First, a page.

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Faith and Rational Empiricism 

Frazer posted a nice email to the Level-3 list in which he described how worldviews are formed by piecing together evidence. The exception, he said, was the insane religious fanatics who made their worldview from something called “faith.” Faith is a charged word among rational empiricists, who see it as counter to everything they stand for.

How then does someone graduate from the Level-2 worldview of rational empiricism to Level 3, in which other worldviews must be employed besides the one that seems to be so logical and inevitable? I would say, in fact, that careful use of faith is essential to operating at Level 3. (I'd say further that rational empiricists have plenty of faith-based positions which they are blind to.) One method would be to apply that rational empiricism to the workings of the mind itself, looking at it as a data-processing engine driven by memes.

We are already choosing ways to look at the world based on evidence. This is the essence of rational empiricism: believing what seems by the preponderance of evidence to be true. To apply this methodology to Level 3, we must take a step back and examine the cause and effect of self-programming with certain memes. To a large degree, self-programming with “true” memes produces excellent results. But there are notable exceptions. Cancer patients have been documented to respond better when they harbor certain “faith-based” beliefs, such as the belief that they have control over their cancer. Football players and soldiers perform better when they adopt the faith-based belief that they are destined to win. Experience with thousands of students has taught me that adopting beliefs such as personal accountability—that the results in my life are caused by the choices I make—causes vastly increased personal success and empowerment.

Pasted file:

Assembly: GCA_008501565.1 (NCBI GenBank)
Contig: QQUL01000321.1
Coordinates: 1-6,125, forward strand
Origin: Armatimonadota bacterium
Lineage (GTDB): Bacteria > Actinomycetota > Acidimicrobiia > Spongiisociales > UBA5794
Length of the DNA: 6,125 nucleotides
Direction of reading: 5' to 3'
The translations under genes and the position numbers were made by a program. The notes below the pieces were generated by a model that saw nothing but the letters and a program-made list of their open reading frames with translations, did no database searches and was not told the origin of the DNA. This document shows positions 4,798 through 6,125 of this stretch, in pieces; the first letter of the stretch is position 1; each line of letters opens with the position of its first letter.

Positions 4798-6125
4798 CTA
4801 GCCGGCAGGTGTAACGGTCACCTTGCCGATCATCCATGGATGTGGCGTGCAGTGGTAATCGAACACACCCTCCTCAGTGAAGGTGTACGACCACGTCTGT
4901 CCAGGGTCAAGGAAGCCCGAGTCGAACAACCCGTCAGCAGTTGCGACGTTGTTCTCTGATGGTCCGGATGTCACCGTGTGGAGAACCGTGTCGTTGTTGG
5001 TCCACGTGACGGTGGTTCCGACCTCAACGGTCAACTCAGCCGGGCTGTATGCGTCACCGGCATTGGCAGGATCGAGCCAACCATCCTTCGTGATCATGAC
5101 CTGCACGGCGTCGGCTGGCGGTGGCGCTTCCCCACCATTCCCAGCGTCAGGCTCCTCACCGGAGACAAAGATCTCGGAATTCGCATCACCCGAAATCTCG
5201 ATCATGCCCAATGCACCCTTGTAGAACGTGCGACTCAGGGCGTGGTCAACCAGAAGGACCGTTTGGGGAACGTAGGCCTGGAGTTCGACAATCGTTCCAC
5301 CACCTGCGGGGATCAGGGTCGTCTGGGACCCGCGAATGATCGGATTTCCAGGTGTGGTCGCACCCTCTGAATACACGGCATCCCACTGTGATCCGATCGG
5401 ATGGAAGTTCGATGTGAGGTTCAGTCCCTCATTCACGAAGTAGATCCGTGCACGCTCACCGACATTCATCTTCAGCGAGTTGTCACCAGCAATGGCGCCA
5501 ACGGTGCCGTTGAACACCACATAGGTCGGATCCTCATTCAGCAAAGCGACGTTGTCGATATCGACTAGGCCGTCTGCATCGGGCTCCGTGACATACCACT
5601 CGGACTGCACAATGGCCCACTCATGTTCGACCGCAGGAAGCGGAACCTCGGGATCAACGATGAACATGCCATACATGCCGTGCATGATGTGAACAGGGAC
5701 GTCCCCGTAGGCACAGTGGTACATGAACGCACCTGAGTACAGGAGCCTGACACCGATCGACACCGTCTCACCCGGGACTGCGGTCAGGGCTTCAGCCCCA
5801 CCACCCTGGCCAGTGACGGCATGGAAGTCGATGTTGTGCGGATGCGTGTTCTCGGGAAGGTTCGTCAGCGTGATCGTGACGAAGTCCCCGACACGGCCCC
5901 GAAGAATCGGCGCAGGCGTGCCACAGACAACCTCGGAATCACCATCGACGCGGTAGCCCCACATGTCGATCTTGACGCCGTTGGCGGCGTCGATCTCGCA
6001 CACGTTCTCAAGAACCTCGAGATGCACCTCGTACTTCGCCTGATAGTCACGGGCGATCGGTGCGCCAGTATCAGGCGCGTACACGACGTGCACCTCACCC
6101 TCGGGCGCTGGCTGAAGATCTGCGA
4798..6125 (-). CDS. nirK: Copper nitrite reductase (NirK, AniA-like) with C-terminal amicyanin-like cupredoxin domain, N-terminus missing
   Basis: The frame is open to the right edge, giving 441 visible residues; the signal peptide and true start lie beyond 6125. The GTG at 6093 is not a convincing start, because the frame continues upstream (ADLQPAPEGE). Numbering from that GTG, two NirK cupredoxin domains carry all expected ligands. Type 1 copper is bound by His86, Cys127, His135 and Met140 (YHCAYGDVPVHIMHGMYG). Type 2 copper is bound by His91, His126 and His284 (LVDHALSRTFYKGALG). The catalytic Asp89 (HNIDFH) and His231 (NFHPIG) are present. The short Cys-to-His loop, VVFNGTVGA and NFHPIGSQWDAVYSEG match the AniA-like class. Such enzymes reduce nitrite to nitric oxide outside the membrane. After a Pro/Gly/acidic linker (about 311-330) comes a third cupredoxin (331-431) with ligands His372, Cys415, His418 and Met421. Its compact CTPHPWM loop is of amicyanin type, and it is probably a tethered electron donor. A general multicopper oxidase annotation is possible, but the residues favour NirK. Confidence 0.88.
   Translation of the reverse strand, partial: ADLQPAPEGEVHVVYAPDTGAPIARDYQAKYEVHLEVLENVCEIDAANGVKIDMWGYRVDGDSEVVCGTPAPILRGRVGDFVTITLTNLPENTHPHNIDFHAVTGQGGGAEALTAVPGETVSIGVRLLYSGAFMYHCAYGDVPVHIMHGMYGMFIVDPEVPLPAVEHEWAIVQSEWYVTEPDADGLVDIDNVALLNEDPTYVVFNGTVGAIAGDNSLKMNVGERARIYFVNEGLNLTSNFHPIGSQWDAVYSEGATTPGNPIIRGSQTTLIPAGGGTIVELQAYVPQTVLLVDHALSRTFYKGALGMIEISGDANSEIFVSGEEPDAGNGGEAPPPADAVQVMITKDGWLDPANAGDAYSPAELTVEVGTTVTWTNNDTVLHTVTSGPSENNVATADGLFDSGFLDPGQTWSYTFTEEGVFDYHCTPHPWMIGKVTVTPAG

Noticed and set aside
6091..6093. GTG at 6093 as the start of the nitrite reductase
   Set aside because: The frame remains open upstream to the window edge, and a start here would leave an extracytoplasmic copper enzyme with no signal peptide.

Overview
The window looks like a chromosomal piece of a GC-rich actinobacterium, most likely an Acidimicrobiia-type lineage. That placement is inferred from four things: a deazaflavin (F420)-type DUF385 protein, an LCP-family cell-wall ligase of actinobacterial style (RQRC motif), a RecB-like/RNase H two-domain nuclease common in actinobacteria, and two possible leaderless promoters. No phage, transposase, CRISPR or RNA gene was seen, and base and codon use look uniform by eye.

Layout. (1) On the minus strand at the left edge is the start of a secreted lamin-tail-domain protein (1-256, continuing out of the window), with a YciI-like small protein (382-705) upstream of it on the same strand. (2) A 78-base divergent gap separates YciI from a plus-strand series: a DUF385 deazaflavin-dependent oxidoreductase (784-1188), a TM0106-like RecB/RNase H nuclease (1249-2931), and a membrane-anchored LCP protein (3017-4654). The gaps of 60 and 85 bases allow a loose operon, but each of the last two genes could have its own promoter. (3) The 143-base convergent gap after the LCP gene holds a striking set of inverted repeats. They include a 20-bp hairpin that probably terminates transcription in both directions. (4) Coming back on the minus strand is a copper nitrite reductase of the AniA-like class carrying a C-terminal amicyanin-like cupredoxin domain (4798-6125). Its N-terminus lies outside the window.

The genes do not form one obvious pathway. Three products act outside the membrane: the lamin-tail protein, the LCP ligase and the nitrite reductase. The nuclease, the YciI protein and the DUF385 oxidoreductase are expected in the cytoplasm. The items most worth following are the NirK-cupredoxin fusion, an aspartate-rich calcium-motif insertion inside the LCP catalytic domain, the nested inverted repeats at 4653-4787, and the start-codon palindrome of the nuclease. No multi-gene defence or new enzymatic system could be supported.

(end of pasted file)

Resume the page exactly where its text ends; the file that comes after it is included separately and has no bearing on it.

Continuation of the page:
So the empiricism—always done with an implicit eye toward pragmatism—becomes not about what one model of the world is true, but about what memetic self-programming truly produces the desired results. This is the key that unlocks the doorway of Level 3.

So, then, how do I find these elusive memes that, while not necessarily “true,” yield results that I want in my life? Use the scientific method of observation. Look around for people who seem to have what you want more of. What are their beliefs and behaviors? How do they look at the world? How do they respond in certain situations? Through this process it is possible to take a good crack at ferreting out the relevant memes. Then the hard part becomes trying them on for myself. For quite awhile it just “doesn’t feel like me” to be using this foreign programming. But with perseverance, that feeling goes away, replaced by the same comfort we had before, but more power and success. It’s a rocky, uphill road to Level 3, but what else is there to do?

Richard Brodie
February 2000

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